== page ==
“As ever, history would suggest that investors should try not to panic, and instead stick to their long term plans. If they also have diversified and regularly rebalanced portfolios, then it would be highly unusual to experience inferior performance, over time, and, on the contrary, good decisions even in the most volatile of markets can materially improve the outcome.”
“Buying opportunites” on the horizon
Some experts point to buying opportunities from market falls. This is good news if, like many investors, you've been sitting on cash in the run up to the EU referendum.
Lee Wild, head of equity strategy at stockbroker Interactive Investor (Moneywise’s parent company) says:
“This is a Black Friday for stock markets. The 40-year EU experiment is over and both share prices and the pound have collapsed in spectacular fashion. In a few minutes of absolute chaos at the market open, over 500 points were carved off the FTSE 100, and the mass exodus from risk assets like equities will put February's four-year low of 5,500 under serious threat. After that, it's anyone's guess. Hold onto your hats!
“Billions have been wiped off the value of bank shares, housebuilders and insurers, losing as much as a third of their value in seconds, but the sell-off is broad-based. In time, UK exporters and companies that make a large chunk of their profits overseas should profit from the weak pound. Drug companies are doing much better than most on Friday.
“This sell-off will create buying opportunities. Markets tend to overshoot on the downside and some stocks will now look very cheap. Picking up quality companies amongst the carnage might prove a sensible strategy for long-term investors.”
Richard Potts, partner at Irwin Mitchell Asset Management, said:
“The vote for the UK to leave the EU has triggered a big fall in the FTSE 100 as investors react to the result. However, this decline will probably present good buying opportunities for investors. The fall in the value of sterling will benefit those companies with large overseas earnings. As many of these companies are large and overseas earnings represent a significant proportion of companies in the FTSE, this boost to earnings could attract buyers. Coupled with this is that the economic implications of Leave will take many years to unfold could see a quick recovery from any initial sell off. Bond markets are likely to rally further as investors seek safe haven assets during a period of uncertainty. It is possible that longer dated bonds will not prosper in the longer term as weaker sterling translates into higher inflation and foreign investors who typically buy longer bonds desert all UK markets.
An increase in the general level of prices that persists over a period of time. The inflation rate is a measure of the average change over a period, usually 12 months. If inflation is up 4%, this means the price of products and services is 4% higher than a year earlier, requiring we spend and extra 4% to buy the same things we bought 12 months ago and that any savings and investments must generate 4% (after any taxes) to keep pace with inflation. Since 2003, the Bank of England has used the consumer prices index (CPI) as its official measure of inflation (see also retail prices index).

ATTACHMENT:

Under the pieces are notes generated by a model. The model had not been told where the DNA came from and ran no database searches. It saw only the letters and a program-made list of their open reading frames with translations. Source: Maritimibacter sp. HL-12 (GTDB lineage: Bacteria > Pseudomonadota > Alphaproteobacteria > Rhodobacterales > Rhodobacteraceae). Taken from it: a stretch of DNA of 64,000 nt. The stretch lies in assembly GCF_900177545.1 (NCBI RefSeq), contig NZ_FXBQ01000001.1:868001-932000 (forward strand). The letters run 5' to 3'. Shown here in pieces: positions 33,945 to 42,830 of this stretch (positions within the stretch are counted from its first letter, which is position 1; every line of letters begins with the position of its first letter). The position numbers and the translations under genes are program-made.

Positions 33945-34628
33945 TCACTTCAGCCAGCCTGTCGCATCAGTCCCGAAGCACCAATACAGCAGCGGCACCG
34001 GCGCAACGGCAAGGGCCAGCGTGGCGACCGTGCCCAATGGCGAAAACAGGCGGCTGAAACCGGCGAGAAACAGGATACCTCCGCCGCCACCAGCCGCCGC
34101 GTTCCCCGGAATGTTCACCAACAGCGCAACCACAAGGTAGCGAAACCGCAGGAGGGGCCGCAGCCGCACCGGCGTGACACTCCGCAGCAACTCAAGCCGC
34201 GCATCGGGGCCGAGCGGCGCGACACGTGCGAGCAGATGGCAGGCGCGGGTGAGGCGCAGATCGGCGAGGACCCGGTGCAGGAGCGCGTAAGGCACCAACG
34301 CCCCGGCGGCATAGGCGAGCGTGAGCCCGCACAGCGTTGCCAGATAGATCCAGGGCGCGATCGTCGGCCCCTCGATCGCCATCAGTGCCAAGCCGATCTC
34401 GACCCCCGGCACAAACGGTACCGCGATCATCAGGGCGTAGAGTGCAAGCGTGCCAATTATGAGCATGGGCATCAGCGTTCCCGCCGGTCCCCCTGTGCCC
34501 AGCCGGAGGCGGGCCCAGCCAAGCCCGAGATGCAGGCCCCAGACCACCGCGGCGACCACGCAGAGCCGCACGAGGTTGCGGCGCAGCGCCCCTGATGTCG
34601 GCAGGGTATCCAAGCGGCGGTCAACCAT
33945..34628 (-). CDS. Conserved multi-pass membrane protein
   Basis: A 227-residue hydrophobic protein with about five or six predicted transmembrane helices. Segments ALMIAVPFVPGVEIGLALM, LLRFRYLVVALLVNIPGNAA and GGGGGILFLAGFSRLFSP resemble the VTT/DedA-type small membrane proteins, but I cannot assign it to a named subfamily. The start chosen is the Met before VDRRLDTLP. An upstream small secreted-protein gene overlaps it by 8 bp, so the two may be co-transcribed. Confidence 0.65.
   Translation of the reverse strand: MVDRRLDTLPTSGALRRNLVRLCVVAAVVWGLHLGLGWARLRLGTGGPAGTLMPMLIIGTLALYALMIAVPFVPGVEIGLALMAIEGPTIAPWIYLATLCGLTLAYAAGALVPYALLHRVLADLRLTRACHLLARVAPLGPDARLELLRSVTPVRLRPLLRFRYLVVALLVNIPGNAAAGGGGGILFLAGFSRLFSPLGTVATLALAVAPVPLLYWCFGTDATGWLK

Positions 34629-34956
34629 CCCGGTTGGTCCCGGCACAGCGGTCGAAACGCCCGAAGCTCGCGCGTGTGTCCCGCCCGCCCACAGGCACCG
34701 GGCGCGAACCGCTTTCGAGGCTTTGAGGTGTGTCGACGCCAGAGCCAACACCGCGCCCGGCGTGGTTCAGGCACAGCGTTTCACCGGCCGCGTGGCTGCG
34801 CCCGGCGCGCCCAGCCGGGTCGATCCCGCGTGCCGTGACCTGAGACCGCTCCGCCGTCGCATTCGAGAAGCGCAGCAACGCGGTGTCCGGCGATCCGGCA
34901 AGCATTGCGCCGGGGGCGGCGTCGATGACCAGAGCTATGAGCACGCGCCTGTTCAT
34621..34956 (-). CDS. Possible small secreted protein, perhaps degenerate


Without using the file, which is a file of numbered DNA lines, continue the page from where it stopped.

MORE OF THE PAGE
An individual employed by an institution to manage an investment fund (unit trust, investment trust, pension fund or hedge fund) to meet pre-determined objectives (usually to generate capital growth or maximise income) in prescribed geographic areas or investment sectors (such as UK smaller companies, technology or commodities). The manager also carries the responsibility for general fund supervision, as well as monitoring the daily trading activity and also developing investment strategies to manage the risk profile of the fund.
A market-weighted index of the 100 biggest companies by market capitalisation listed on the London Stock Exchange. It is often referred to as “The Footsie”. The index began on 3 January 1984 with a base level of 1000; the highest value reached to date is 6950.6, on 30 December 1999. The index is “weighted” by how the movements of each of the 100 constituents affect the index, so larger companies make more of a difference to the index than smaller ones. To ensure it is a true and accurate representation of the most highly capitalised companies in the UK, just like football’s Premier League, every three months the FTSE 100 “relegates” the bottom three companies in the 100 whose market capitalisation has fallen and “promotes” to the index the three companies whose market capitalisation has grown sufficiently to warrant inclusion. Around 80% of the companies listed on the London Stock Exchange are included in the FTSE 100.
This is more usually a feature of car insurance but it can also crop up in contents, mobile phone and pet insurance policies. An excess is the amount of money you have to pay before the insurance company starts paying out. The excess makes up the first part of a claim, so if your excess is £100 and your claim is for £500, you would pay the first £100 and the insurer the remaining £400. Many online insures let you set your own excess, but the lower the excess, the more expensive the premium will be.
An interchangeable term for shares (UK) or stocks (US). Holders of equity shares in a company are entitled to the earnings and assets of a company after all the prior charges and demands on the company’s capital (chiefly its debts and liabilities) have been settled. To have equity in any asset is to own a piece of it, so holders of shares in a company effectively own a piece proportionate to the number of shares they hold. (See also Shares).